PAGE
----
People with uncontrolled type 2 diabetes (T2DM) often delay initiating and titrating basal insulin. Patient-managed titration may reduce such deferral. The Italian Titration Approach Study (ITAS) compared the efficacy and safety of insulin glargine 300 U/mL (Gla-300) initiation and titration using patient- (nurse-supported) or physician-management in insulin-naïve patients with uncontrolled T2DM.
MATERIALS AND METHODS:
ITAS was a multicentre, phase IV, 24-week, open-label, randomized (1:1), parallel-group study. Insulin-naïve adults with T2DM for ≥1 year with poor metabolic control initiated Gla-300 after discontinuation of SU/glinides, and were randomized to self-titrate insulin dose (nurse-assisted), or have it done by the physician. The primary endpoint was change in HbA1c . Secondary outcomes included hypoglycaemia incidence and rate, change in fasting self-monitored plasma glucose, patient-reported outcomes (PROs) and adverse events.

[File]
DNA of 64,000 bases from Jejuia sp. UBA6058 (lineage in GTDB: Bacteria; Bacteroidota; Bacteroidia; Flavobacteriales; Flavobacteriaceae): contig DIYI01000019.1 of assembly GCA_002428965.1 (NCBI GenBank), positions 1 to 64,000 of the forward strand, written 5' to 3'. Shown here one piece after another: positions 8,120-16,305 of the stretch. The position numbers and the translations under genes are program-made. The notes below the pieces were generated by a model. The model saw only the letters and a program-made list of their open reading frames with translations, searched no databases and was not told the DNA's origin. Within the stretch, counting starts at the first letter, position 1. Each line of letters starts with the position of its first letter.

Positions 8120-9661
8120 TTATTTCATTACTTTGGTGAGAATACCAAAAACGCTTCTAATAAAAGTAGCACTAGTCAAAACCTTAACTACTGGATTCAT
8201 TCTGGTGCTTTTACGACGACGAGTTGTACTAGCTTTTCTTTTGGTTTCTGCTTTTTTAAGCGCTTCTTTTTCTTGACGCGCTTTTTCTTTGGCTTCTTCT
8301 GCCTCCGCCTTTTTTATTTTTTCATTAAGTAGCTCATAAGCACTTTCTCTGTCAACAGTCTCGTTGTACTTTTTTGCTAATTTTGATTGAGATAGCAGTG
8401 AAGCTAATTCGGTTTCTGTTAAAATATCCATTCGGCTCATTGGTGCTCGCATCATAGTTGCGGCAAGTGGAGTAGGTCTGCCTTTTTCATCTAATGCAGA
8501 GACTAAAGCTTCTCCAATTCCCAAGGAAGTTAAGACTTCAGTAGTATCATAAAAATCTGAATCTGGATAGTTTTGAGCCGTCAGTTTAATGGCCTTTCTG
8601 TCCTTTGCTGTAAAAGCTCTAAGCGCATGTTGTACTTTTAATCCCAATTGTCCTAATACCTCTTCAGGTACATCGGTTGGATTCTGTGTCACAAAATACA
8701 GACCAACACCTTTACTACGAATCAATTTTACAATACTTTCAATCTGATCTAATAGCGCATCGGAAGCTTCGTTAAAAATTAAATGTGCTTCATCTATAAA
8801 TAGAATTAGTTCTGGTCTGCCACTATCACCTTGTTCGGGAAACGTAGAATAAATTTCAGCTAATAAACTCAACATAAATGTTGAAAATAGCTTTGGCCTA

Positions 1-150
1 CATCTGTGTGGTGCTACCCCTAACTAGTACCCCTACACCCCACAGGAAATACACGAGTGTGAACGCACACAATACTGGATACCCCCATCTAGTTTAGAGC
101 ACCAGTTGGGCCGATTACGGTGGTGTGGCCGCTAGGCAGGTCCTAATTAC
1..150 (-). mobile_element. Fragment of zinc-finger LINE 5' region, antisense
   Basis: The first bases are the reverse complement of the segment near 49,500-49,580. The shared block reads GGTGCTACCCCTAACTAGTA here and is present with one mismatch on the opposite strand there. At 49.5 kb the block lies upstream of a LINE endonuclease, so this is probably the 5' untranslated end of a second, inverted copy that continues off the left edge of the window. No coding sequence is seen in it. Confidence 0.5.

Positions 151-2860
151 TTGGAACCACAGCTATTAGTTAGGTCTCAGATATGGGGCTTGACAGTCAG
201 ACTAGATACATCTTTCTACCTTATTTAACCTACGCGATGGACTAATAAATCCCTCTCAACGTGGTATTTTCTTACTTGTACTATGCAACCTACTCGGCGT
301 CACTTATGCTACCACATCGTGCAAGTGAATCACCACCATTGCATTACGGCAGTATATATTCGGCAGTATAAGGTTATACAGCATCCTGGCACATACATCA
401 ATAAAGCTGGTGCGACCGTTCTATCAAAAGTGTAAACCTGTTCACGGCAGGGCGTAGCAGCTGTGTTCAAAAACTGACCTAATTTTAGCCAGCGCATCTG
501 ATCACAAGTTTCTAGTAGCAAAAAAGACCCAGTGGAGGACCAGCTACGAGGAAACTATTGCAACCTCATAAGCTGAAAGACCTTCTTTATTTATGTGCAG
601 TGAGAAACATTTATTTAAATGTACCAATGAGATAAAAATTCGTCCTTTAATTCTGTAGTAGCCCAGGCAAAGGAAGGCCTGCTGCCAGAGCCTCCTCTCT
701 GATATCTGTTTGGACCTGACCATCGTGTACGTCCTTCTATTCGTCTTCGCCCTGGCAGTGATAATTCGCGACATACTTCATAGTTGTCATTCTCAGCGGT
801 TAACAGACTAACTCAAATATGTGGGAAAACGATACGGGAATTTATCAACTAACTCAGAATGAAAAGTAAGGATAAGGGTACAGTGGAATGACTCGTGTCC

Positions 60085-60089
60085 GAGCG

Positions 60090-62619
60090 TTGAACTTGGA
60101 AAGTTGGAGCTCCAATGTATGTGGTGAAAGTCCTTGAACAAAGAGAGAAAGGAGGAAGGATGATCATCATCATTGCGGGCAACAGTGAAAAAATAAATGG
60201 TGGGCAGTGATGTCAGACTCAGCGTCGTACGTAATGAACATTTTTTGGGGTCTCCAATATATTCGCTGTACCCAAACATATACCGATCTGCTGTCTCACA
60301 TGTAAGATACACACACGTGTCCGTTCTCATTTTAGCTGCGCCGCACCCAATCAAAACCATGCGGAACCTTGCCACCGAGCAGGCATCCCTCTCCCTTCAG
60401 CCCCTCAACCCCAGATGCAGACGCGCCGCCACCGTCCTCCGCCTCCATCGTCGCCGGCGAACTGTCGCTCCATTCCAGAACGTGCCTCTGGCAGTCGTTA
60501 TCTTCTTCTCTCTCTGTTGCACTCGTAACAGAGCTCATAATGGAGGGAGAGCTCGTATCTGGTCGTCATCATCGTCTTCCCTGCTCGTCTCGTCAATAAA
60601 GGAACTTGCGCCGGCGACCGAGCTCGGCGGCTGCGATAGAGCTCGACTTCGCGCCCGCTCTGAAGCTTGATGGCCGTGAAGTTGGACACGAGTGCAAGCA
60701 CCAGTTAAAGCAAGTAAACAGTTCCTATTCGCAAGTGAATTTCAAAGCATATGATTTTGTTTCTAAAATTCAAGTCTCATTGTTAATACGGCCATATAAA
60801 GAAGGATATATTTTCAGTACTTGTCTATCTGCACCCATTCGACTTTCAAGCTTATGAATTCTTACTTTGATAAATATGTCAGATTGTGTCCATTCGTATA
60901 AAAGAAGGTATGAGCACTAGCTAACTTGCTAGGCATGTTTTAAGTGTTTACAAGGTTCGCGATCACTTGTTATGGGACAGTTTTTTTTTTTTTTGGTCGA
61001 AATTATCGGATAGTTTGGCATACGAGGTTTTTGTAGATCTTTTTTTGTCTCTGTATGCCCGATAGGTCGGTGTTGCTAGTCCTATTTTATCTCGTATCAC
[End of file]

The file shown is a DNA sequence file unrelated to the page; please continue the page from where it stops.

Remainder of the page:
355 participants were included in the intention-to-treat population. At Week 24, HbA1c reduction from baseline was non-inferior in patient- vs physician-managed arms (least squares mean [LSM] change [SE]: -1.60% [0.06] vs -1.49% [0.06], respectively); LSM difference: -0.11% [95% CI: -0.26 to 0.04]). The incidence and rates of hypoglycaemia were similarly low in both arms: relative risk of confirmed and/or severe nocturnal (00.00-05.59 h) hypoglycaemia was 0.77 (95% CI: 0.27 to 2.18). No differences were observed for improvement in PROs. No safety concerns were reported.
In the T2DM insulin-naïve, SU/glinides discontinued population, patient-managed (nurse-assisted) titration of Gla-300 may be a suitable option, as it provides improved glycaemic control with low risk of hypoglycaemia, similar to physician-managed titration. This article is protected by copyright. All rights reserved.
- glargine 300 U/mL
- glycaemic control
- insulin analogues
- personalized medicine
- randomised trial
- type 2 diabetes